It may have been more rocket-propelled grenade than thermonuclear, but in an interview with the Wall Street Journal on Wednesday, Apple marketing chief Phil Schiller lambasted the Android mobile operating system saying that it’s “often given as a free replacement for a feature phone and the experience isn’t as good as an iPhone.” All together now: Well, he would say that, wouldn’t he. He’s Apple’s marketing guy.
His words came just a day before Samsung is set to pull the covers off its highly-anticipated Galaxy S4 Android handset on Thursday.
Schiller dragged up some age-old arguments in the iOS/Android debate, saying that owners of Android handsets are often using old versions of the operating system and that fragmentation in the world of Google’s mobile OS was “plain and simple.”
Apple’s senior vice president of worldwide marketing told the WSJ that while Apple is responsible for all of its mobile hardware, as well as its iOS operating system, various elements of the Android system are pulled in from many different companies, in his opinion making for a less satisfying user experience.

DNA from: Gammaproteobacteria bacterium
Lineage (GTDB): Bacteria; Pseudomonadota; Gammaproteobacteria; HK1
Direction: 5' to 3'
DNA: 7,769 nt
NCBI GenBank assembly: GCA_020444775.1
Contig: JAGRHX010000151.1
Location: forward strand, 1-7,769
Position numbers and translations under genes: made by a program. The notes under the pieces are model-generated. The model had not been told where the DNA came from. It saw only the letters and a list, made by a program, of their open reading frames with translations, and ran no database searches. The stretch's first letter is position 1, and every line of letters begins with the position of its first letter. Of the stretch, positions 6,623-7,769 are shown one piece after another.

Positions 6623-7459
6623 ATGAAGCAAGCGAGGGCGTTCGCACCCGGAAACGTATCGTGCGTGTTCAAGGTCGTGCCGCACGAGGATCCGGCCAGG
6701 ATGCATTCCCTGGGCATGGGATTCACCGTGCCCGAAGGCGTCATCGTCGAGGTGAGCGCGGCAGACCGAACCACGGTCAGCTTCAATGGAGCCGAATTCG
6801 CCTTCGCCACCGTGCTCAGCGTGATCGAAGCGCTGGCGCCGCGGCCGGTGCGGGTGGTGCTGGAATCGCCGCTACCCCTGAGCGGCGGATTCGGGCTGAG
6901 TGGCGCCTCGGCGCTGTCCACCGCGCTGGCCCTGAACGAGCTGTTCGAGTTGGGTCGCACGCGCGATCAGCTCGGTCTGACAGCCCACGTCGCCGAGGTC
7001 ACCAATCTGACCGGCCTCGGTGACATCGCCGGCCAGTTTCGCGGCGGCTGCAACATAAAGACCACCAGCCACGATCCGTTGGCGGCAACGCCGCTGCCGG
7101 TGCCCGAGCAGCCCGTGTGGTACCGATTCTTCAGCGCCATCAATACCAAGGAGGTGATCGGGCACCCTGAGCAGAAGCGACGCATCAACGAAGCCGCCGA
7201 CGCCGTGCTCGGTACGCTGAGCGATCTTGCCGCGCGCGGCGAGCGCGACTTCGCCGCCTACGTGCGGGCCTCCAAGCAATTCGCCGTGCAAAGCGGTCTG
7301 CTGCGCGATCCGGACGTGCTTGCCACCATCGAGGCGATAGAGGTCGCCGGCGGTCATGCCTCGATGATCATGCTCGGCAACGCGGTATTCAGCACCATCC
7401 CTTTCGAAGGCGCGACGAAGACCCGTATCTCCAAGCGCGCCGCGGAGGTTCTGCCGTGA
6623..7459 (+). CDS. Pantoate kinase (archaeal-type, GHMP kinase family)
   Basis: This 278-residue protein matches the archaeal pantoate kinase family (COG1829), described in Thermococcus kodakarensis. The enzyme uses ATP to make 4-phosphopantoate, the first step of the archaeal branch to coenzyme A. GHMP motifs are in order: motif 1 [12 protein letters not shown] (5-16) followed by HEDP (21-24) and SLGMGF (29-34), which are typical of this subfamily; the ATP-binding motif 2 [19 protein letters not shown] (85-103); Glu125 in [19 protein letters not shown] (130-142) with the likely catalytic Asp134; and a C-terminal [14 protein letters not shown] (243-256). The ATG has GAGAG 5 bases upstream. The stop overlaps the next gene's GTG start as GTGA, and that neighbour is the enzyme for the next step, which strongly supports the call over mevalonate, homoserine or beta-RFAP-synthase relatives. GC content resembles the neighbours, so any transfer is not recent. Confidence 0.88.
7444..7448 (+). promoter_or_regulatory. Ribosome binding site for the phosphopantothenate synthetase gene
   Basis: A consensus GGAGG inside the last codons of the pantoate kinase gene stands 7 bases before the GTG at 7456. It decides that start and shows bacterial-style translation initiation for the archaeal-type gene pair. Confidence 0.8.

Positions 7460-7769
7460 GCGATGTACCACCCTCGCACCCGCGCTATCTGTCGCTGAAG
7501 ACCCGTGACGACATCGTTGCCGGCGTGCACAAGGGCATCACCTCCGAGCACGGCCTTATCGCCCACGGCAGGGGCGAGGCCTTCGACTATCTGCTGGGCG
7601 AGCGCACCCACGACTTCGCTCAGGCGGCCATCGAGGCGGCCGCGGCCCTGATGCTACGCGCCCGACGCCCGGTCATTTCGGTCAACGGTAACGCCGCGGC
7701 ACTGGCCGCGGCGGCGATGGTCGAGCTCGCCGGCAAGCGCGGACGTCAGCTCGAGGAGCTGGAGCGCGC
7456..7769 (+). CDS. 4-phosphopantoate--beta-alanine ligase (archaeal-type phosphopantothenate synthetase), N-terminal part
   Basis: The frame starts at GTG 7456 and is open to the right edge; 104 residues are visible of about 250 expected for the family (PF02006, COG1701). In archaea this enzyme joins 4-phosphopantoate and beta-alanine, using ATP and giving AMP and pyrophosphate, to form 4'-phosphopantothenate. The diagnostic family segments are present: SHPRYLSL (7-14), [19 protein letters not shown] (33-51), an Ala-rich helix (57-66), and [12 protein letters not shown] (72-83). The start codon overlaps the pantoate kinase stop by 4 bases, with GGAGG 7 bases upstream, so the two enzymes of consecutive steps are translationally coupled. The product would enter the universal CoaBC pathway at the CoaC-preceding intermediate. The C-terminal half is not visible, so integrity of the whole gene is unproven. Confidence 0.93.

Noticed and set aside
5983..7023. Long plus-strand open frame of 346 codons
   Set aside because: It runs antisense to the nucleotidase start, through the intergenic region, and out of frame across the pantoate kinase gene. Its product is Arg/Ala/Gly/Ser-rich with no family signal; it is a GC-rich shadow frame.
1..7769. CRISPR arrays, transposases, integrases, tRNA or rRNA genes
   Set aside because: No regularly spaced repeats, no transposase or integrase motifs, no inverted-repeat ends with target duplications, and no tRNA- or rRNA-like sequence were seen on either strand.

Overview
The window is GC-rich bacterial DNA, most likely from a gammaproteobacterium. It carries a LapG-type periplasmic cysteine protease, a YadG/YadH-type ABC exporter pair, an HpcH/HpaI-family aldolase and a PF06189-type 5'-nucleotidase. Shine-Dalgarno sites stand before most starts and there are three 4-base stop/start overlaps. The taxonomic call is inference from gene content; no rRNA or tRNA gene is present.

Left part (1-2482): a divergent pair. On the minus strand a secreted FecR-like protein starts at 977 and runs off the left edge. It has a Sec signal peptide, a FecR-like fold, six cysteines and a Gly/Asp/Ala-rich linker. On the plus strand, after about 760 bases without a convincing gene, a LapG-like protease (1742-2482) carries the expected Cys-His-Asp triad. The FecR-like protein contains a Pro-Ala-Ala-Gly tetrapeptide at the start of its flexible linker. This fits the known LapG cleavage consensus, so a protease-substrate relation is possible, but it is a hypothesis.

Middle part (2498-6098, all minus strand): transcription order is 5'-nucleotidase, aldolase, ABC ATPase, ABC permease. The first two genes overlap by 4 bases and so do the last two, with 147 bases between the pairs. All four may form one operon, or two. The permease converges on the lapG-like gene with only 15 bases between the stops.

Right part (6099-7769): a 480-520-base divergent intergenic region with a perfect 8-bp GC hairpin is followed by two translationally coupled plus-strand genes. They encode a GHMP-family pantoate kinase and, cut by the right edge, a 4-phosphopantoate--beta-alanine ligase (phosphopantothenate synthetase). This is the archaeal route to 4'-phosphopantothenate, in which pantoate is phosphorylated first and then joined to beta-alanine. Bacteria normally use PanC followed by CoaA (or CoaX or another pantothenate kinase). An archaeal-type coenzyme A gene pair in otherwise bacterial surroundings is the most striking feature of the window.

“When you take an Android device out of the box, you have to sign up to nine accounts with different vendors to get the experience iOS comes with,” Schiller said. “They don’t work seamlessly together.”
Schiller also let it be known during the interview that research carried out by the Cupertino company showed “four times as many iPhone users switched from an Android phone than to an Android phone in the fourth quarter,” the WSJ reported.
He also pointed out that research firm ChangeWave had found in a recent survey that around 75 percent of iPhone users said they were “very satisfied” with their handset compared to around 50 percent of Android users.
What he didn’t mention was that Android accounted for about 70 percent of handset shipments worldwide in 2012, compared to around 19 percent for the iPhone, according to IDC. The research firm has also said that it believes next year Android will for the first time overtake the iPad in terms of sales.
Of course, the fact that Schiller’s words come just 24 hours before Samsung unveils the biggest threat to the iPhone – the Galaxy S4 – is no coincidence. The Apple executive is out to stir things up a bit, grab some headlines ahead of Samsung’s big day and try to keep Apple in the spotlight.